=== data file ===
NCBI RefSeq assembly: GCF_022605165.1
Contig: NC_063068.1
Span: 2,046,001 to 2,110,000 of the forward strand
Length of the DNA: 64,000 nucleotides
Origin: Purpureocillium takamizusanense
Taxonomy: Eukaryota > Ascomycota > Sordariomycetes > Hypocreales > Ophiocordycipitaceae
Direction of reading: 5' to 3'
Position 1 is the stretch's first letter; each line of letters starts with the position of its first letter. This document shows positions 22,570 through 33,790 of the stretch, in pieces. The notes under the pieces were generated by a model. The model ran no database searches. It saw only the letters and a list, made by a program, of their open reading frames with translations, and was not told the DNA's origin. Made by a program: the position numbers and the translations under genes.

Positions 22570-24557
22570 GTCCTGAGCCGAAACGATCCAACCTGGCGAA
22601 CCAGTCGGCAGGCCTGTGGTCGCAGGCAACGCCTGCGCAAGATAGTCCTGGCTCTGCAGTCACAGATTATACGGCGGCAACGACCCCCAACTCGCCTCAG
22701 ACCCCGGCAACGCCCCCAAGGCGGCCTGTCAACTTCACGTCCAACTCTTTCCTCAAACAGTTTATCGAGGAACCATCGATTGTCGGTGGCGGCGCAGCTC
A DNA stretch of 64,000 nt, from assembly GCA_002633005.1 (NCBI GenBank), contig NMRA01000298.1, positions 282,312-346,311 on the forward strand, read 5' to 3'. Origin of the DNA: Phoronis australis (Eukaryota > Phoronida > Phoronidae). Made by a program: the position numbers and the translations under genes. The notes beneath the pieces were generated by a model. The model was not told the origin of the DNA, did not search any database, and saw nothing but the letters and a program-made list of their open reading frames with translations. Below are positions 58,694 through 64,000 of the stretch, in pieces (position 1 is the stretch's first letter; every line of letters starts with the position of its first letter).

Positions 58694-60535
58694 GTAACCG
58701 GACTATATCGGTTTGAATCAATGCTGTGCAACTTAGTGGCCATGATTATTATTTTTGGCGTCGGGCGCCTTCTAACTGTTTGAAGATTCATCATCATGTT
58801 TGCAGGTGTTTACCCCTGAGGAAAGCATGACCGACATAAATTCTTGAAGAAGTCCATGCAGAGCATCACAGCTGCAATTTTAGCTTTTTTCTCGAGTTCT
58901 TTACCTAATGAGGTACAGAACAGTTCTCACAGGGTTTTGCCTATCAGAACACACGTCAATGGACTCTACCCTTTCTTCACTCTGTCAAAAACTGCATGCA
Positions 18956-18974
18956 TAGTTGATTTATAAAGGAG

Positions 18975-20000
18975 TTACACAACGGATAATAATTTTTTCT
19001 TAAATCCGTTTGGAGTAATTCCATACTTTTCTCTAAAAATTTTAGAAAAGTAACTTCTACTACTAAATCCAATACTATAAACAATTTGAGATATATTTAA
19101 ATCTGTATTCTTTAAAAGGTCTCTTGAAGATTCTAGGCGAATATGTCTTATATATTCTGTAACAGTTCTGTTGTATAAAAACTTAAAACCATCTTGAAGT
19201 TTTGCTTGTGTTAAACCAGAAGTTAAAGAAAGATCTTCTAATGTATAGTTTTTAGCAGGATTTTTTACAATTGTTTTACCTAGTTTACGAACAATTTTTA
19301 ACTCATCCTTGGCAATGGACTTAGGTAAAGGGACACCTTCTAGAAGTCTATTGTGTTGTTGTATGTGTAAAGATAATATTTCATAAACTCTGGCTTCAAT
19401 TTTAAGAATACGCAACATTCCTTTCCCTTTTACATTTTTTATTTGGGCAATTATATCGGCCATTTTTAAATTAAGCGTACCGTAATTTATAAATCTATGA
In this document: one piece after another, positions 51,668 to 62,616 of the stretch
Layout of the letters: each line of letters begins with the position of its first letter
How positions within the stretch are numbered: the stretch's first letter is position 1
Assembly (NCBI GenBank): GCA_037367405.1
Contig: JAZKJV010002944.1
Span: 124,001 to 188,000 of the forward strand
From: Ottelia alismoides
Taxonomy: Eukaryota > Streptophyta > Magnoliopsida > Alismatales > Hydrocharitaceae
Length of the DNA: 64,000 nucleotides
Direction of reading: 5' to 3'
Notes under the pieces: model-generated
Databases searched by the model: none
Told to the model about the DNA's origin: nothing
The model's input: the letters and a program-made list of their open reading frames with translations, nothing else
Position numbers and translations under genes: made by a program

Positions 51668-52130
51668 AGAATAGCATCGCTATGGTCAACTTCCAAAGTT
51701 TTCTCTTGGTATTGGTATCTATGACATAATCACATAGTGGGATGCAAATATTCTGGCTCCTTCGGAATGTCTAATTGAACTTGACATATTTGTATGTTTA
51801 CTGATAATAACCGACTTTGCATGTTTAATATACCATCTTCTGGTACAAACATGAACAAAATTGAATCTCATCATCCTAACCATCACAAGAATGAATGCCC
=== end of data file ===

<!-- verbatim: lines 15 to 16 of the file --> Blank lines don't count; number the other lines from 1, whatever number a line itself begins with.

58694 GTAACCG
58701 GACTATATCGGTTTGAATCAATGCTGTGCAACTTAGTGGCCATGATTATTATTTTTGGCGTCGGGCGCCTTCTAACTGTTTGAAGATTCATCATCATGTT